Adolf Hitler was an awfully evil man. His actions disgust me, yet, I still can’t help but think how bad it is for him living in Hell for eternity (presuming he did not give his life to Christ right before he died). Hell is what he deserved; Hell is what we all deserve. Hell is justice.
Well, a little while back my family and I were listening to Adrian Rogers and he told a true story about a pastor. I don’t remember the pastor’s name but the pastor told the story something like this:
I was once preaching a message in front of a large crowd. People filled the seats and many were up in the balconies listening. As I came to a close in my message, I asked those in the audience that had not given their lives to Christ, to come forward and do it.
Many came forward, but I noticed one man in the balcony. He was a young man, and he kept fingering the hymn books everybody else was singing out of. He finally grabbed the hymn book and started singing. He then shut the book and started walking towards the front but stopped, picked up the book again and started singing again.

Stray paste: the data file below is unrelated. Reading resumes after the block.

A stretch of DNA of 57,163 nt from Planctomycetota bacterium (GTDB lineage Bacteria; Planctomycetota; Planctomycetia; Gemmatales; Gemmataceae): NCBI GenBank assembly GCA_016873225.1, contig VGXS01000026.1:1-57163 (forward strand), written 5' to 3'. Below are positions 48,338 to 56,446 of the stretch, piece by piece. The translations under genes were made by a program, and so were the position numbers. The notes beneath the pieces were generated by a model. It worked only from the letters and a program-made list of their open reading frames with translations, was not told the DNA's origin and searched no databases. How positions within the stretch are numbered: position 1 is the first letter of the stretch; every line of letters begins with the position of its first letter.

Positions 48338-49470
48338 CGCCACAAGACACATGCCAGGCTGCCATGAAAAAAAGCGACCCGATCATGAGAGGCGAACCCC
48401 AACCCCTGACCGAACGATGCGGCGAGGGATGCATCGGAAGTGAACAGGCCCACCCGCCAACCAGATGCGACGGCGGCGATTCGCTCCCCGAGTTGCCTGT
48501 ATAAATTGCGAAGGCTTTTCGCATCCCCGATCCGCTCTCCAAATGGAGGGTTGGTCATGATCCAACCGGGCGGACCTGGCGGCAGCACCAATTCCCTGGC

He did this a few more times. I earnestly prayed that he would come forward. Finally I looked at him and saw he had made up his mind. He closed the hymnal, set it down and started walking . . . and left the building. My heart broke for the man.
Sometime later I heard that the same man had been hospitalized. He had a deadly disease and only had weeks to live. I immediately went to see him.
I introduced myself to him, and he said he recognized me from that Sunday. I told him what I had seen him do and he told me why he had done it.
“Pastor, every time I wanted to go forward but I just couldn’t give up my sin! I knew I would have to give up my sin to accept Christ and I just couldn’t do it. I finally just left the church.”
I listened intently. Then I said, “but, you know you are going to die soon so why not give your life to Christ now? Sin can’t be holding you back anymore.”
That man looked into my eyes, tears pouring from his. “Pastor, you don’t understand. When I walked out those church doors something . . . something died in me. I have gone past the point of no return.”